August 31, 2012 A team of doctors and scientists, known as disease detectives, fly around the world on a moments notice to investigate mystery illnesses or contain outbreaks. These Sherlock Holmes of medicine chatted on Twitter about what it's like to be a disease detective and how you snag the gig.
August 17, 2012 The rising popularity of premium coffee in the U.S. is having a direct positive effect on some of the poorest farmers in the world. Freelance photographer Jonathan Kalan has seen it firsthand, and explains how this business sprung up in Rwanda and how it continues to benefit the family farmers.
August 16, 2012 High oil prices and technological advances have made it economically viable to ramp up oil production from Canada's tar sands. The oil pulled out of the ground is so thick and sticky that it needs complex, energy-intensive processing just to get it into a pipeline.
August 16, 2012 Photographer Tomas van Houtryve entered North Korea with an illegal passport and concocted an elaborate lie to avoid being detained. It was all part of his project to document modern-day communism.
August 14, 2012 A self-described "panographer" stitches together NASA's photos to create an engaging view of the red planet.
August 9, 2012 Daily photo galleries from the 2012 Summer Olympics in London.
August 8, 2012 Glass buildings kill millions of birds each year when the animals crash into windows. By studying how birds interact with buildings, architects and ornithologists are trying to create special features designed to keep birds alive.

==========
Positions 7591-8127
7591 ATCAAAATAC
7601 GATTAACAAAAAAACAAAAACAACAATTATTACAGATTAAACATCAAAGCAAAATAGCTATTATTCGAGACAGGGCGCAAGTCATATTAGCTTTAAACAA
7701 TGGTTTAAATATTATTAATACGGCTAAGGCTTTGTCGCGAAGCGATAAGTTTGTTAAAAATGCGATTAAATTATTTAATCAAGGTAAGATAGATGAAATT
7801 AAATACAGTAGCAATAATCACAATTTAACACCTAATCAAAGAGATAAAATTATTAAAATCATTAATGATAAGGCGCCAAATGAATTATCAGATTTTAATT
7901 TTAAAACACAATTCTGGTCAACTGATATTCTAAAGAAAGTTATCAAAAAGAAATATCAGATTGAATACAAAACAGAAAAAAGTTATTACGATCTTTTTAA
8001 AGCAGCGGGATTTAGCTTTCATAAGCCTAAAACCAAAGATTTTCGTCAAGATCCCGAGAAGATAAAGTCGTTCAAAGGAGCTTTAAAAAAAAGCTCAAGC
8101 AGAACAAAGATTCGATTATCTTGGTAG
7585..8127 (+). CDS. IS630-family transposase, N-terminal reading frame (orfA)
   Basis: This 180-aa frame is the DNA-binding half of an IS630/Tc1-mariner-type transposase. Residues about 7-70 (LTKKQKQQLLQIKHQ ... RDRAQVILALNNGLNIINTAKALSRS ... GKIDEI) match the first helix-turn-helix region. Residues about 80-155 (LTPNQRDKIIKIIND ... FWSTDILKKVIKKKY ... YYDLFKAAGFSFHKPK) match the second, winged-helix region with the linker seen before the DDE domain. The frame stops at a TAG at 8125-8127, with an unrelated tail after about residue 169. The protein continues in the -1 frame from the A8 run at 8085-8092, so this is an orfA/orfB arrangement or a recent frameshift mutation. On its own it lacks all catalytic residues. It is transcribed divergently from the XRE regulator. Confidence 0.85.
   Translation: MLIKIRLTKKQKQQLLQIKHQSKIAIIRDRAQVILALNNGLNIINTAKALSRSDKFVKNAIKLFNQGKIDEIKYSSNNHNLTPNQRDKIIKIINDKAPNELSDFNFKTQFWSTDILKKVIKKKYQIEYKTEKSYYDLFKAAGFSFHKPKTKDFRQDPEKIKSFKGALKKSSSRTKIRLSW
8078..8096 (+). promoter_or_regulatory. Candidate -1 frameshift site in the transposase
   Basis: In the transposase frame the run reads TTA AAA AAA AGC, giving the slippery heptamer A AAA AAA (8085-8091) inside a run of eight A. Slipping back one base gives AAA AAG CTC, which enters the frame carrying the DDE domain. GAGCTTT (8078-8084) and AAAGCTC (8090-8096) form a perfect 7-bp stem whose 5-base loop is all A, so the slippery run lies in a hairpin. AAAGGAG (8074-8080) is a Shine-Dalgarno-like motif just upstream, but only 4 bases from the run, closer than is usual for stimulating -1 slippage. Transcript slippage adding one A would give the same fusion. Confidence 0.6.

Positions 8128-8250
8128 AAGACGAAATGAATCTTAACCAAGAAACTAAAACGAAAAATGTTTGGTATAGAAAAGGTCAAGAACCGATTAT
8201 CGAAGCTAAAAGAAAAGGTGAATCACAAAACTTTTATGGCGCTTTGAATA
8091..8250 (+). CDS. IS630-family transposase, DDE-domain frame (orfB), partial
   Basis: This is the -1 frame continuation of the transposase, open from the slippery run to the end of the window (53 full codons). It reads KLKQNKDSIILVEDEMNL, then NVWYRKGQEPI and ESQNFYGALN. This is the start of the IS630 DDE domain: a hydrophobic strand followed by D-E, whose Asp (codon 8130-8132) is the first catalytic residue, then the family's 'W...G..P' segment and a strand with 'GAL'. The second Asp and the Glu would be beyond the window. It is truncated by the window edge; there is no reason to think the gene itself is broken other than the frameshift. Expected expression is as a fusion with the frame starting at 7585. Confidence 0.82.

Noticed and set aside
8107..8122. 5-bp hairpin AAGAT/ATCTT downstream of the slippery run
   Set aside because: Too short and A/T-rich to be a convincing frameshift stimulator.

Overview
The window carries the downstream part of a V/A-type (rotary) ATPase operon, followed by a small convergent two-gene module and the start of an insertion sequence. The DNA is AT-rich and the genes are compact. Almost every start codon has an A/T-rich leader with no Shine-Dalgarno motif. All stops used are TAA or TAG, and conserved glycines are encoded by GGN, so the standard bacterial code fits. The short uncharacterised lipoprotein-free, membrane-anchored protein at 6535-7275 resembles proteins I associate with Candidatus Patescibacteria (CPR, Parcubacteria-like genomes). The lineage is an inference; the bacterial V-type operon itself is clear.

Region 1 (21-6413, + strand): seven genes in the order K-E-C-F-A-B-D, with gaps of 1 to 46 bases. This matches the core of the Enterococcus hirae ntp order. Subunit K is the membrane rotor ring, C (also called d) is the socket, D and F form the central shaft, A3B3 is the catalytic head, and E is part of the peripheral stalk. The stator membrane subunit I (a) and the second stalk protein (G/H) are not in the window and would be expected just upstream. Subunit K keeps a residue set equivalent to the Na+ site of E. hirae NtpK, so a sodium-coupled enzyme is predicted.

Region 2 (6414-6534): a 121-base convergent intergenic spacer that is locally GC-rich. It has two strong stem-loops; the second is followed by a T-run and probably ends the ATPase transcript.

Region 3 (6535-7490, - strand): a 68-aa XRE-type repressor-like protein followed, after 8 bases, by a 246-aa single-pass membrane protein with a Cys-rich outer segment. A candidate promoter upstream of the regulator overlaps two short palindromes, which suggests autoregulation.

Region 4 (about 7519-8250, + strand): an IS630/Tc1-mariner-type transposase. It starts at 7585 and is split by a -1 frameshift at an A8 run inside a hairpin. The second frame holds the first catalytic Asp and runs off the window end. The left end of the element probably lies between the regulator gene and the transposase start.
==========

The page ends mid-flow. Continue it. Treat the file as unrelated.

August 1, 2012 For a time, posture contests were all the rage. They gave chiropractors a public relations boost when the profession was fighting for respect. The pageants helped build goodwill and support for licensure, a chiropractic historian says.
August 1, 2012 Artists Judith and Richard Lang create sculptures from plastic they find washed up on a 1,000-yard stretch of beach in California.
July 27, 2012 The International AIDS Conference isn't only about medical research. People from around the world met at its Global Village to share their experiences with the AIDS epidemic through music, art and dance. This year's highlights included a condom campaign and lube tasting booth.
July 25, 2012 A handful of AIDS cases were first recognized in the U.S. at the beginning of the 1980s. By 1990, there was a pandemic. In 1997, more than 3 million people became newly infected with HIV. A multimedia chart lets you track the cases by country over time.
July 24, 2012 How do you get women to rethink condoms made for them? Advocates are trying a fashion show and the world's longest chain of paper dolls at the international AIDS meeting in Washington. Female condoms are the only contraceptive initiated by woman that protects against HIV infection.
July 21, 2012 In the 1980s, HIV/AIDS swept across the globe. It soon reached pandemic proportions. In the three decades since, advances in drug therapies have transformed the disease from a death sentence to a chronic illness. In recent years, public health officials have embraced the idea of "test and treat" – that everyone who has HIV should know it and get into treatment right away. With new drug regimens that can reduce the amount of HIV in the blood to undetectable levels, researchers now believe they can halt the spread of HIV and end the pandemic.